Many Gen Y’s live close to where they work downtown, and some don’t own cars. When they travel, they want convenience, low cost and portals for their digital devices.

Meanwhile, a growing number of veteran travelers, weary of the hassles of airports, are also looking for alternatives – particularly for intrastate trips.

“More people are moving to cities than ever before, and with it comes issues of congestion, infrastructure and transportation that we can help solve,” Leach said.

Last year, Leach said, Greyhound earned a profit of about $73 million on revenue of $990.6 million, and it expects profit to grow to $80 million this year.

“It’s a pretty cool story – for the city of Dallas and North America,” said Leach, 49, who worked his way through college as a baggage handler at Greyhound.

The transit transformation began more than 10 years ago in the midst of a growth era for privately held Greyhound, a period when its buses ran more miles than ever.

But many left terminals with dozens of empty seats, and those that were filled often had been sold at discounts.

Predictably, revenue was weak and fading.

“We realized the network did not make sense,” Leach said. “We realized the urbanization of America was occurring.”

Rather than send its buses out on long trips between distant cities – stopping at small towns along the way – Greyhound began to emphasize shorter, more frequent routes between cities 300 or so miles apart.

“We took miles driven between New York and Los Angeles and put them into New York to Boston, which we do every 45 minutes,” Leach said. “We continue to rationalize our miles, putting buses on routes that people want to ride.”

The bus line now serves thousands of “city pairs,” he said, nonstop routes like Dallas to Austin or Dallas to Houston.

“You take all these pieces and ask where can we provide value? And it’s in shorter trips,” he said.

New companies like Megabus see some of the same changing urban dynamics as Greyhound and also seek to attract customers on relatively short routes like Dallas to Austin – and with newer buses.

But Leach said the competition should benefit all the carriers because it calls attention to buses.

“We’re the ones with the iconic brand and the established network,” he said. “But the fact that Megabus is coming in just gets buses in general out front and at a time when you’ve got all these great changes going on.”

Although privately held Greyhound declined to provide comprehensive financial numbers, Leach said the express bus services generated $121 million in revenue last year, up from $2 million in 2011.

“That’s getting it right,” he said.

Moreover, the bus line currently serves about 10.5 million customers annually. As urban populations and congestion grow, it has “potential prospects” of 31.6 million people, Leach said.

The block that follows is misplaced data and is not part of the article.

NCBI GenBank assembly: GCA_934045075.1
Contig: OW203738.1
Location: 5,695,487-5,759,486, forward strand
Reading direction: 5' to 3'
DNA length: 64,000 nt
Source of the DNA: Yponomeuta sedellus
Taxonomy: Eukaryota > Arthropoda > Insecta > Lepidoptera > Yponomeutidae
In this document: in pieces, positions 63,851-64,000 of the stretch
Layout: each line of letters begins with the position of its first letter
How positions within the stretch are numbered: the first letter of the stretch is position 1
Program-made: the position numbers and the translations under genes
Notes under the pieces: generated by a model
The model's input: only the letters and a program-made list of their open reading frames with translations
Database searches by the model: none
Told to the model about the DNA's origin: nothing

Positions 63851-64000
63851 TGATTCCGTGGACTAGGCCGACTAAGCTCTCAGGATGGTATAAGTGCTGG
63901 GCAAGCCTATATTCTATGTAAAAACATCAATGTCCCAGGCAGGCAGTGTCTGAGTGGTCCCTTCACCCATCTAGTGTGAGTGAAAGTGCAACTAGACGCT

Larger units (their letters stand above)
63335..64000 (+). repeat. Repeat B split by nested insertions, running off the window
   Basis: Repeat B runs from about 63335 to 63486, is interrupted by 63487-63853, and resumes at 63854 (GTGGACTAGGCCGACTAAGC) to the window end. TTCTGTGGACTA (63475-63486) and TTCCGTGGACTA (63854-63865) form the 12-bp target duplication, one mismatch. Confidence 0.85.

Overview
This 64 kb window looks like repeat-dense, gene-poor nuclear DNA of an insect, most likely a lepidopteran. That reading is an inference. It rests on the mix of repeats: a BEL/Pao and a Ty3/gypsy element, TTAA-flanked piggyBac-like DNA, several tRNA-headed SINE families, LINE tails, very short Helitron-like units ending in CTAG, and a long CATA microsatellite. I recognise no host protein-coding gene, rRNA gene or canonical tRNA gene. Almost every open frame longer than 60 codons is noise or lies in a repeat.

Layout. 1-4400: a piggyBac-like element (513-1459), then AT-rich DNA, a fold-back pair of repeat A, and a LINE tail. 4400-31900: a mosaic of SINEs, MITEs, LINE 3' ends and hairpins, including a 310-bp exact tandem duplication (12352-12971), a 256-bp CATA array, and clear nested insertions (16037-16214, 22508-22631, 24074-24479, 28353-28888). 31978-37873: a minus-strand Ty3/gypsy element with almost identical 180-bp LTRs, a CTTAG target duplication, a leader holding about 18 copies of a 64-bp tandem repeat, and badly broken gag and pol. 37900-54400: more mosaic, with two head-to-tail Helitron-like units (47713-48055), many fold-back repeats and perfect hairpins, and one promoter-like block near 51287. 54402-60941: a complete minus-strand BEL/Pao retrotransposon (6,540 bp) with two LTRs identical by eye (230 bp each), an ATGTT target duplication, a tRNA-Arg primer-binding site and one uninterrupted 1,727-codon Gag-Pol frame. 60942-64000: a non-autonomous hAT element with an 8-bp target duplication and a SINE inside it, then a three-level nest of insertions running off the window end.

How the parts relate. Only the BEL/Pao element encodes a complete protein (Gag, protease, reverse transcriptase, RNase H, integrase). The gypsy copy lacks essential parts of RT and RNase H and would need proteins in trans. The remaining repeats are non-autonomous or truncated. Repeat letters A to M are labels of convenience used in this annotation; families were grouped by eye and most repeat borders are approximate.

On a recent Wednesday morning, about 40 people sat in contemporary gray-metal chairs at the Dallas bus terminal, waiting mostly for departures from three gates.

While the exterior of the terminal remains well-worn, the interior has been refurbished with a gray tile floor, blue tile trim on the walls, a couple of flat-screen TVs and electronic signboards.

In 2007, Greyhound was purchased by FirstGroup, a Scottish corporation that Leach said is the largest ground transportation provider in the United Kingdom.

At the time, Greyhound had 1,200 old white buses, most of them tired road warriors in need of replacement.

FirstGroup was supportive – to a point.

“If you replaced all of them at once, it would cost you half a billion dollars,” Leach said. “How do you afford that?”

A year or so later, with the national economy mired in recession, Leach and his executives saw opportunity in all the bleak trends.

They realized that Indiana – a center for the recreational vehicle business – had thousands of laid-off workers skilled at building bus-size vehicles.

So Greyhound rented a 100,000-square-foot building and began hiring the unemployed RV workers to rebuild its old buses.

“Those buses had stainless-steel frames, so those were fine,” Leach said. “But we put new floors in them, rebuilt engines, new interiors and better electronics.”

The workers expect to finish their jobs in August – at an average cost of about $120,000 per bus.

“New buses configured the way we wanted them would have cost $500,000 each,” Leach said. “When you’re able to replace your fleet of buses at way less than half the price you were looking at, it’s the kind of investment that gives new life to a company.” ]]>
Thu, 19 Jun 2014 10:23:54 -0400 By Terry Box

Dallas Morning News

<![CDATA[ Big Data is watching you closely ]]>